NYC I-Team Uncovers Bias Against Non-White Students


Felecia Bazie, 18, a senior and president of Associated Student Government at Garfield High School, holds signs following a "Black Lives Matter" rally Wednesday, Oct. 19, 2016 at the school in Seattle. Teachers, students and parents across Seattle public schools wore "Black Lives Matter" shirts Wednesday to promote racial equity in schools. (AP Photo/Ted S. Warren)
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The I-Team in New York City found minority students are indeed more likely than other students to be suspended or arrested.

Along with the NBC News Investigative Unit and the NBC-owned stations, the I-Team analyzed data collected from all public schools in the nation by the U.S. Department of Education. Called the Civil Rights Data Collection, every two years all public school districts are required to report to the Education Department on wide-ranging topics from suspensions and expulsions to arrests and referrals of students to law enforcement. Districts are also required to break down data by race and disability.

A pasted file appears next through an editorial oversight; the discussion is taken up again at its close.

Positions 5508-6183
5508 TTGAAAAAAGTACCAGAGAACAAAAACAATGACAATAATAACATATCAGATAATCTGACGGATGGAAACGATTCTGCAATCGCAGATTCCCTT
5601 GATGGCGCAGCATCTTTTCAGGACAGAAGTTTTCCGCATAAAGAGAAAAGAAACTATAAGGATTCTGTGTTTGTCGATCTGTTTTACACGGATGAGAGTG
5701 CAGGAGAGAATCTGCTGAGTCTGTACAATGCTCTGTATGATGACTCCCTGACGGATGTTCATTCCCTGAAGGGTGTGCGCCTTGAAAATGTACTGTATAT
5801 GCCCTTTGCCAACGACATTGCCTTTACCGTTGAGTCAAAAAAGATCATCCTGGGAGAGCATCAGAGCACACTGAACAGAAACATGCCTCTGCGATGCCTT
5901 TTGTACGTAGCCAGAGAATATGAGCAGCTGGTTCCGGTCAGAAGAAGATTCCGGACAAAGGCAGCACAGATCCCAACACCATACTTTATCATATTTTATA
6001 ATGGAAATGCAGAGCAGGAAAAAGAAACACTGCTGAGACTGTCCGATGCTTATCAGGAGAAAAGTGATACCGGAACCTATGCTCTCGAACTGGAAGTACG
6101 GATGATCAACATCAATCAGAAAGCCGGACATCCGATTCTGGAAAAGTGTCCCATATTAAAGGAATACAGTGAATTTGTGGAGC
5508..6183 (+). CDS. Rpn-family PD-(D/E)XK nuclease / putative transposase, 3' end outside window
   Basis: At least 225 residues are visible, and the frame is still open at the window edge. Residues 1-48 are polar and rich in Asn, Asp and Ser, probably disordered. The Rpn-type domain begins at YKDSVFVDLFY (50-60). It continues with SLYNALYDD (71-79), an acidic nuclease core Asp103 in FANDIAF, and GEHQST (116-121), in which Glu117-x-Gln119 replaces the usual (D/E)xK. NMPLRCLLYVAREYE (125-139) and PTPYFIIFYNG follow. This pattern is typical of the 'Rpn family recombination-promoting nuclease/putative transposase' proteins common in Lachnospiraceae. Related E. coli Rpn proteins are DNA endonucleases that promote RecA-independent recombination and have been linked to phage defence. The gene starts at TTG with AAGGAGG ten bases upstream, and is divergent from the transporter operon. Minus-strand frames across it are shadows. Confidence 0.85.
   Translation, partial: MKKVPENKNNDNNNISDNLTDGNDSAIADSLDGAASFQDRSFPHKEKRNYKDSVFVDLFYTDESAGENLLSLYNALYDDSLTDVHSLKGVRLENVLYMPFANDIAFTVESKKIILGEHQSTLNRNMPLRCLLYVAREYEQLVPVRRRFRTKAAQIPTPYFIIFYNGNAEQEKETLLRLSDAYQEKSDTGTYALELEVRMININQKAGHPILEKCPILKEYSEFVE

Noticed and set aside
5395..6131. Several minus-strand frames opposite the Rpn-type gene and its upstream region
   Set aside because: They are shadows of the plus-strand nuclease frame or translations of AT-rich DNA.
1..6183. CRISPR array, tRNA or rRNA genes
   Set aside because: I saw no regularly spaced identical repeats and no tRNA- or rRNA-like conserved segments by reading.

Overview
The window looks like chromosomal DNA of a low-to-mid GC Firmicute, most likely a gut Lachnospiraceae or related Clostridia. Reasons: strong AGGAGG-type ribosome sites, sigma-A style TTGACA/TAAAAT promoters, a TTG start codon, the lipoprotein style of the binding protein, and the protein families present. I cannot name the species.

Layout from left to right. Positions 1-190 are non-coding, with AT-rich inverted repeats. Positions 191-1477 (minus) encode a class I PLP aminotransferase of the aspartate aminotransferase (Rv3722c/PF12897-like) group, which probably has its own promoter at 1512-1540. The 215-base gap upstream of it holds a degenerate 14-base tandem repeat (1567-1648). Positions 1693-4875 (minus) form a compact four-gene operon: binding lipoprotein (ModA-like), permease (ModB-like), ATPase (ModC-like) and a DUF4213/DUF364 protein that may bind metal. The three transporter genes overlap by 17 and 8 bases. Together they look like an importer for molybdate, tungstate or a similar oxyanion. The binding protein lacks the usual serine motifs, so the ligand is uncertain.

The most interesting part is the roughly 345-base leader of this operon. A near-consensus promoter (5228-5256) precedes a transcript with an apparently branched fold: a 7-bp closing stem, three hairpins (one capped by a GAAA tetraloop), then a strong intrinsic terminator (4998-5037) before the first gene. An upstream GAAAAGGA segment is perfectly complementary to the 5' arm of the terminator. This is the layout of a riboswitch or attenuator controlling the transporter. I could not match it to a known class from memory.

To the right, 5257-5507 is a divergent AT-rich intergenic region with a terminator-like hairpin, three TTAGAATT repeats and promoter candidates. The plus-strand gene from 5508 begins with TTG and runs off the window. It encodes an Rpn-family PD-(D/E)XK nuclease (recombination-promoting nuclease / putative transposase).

The I-Team crunched the numbers from the 2013-2014 school year, the most recent data available. The analysis found that nationally, black students and students with disabilities are suspended, expelled, arrested and referred to police at rates disproportionately higher than their white and non-disabled peers. Nationally, black students were nearly four times more likely than other students to be suspended. In the 2014-2014 school year, it happened to one-in-six black students compared to one-in-33 for other kids.

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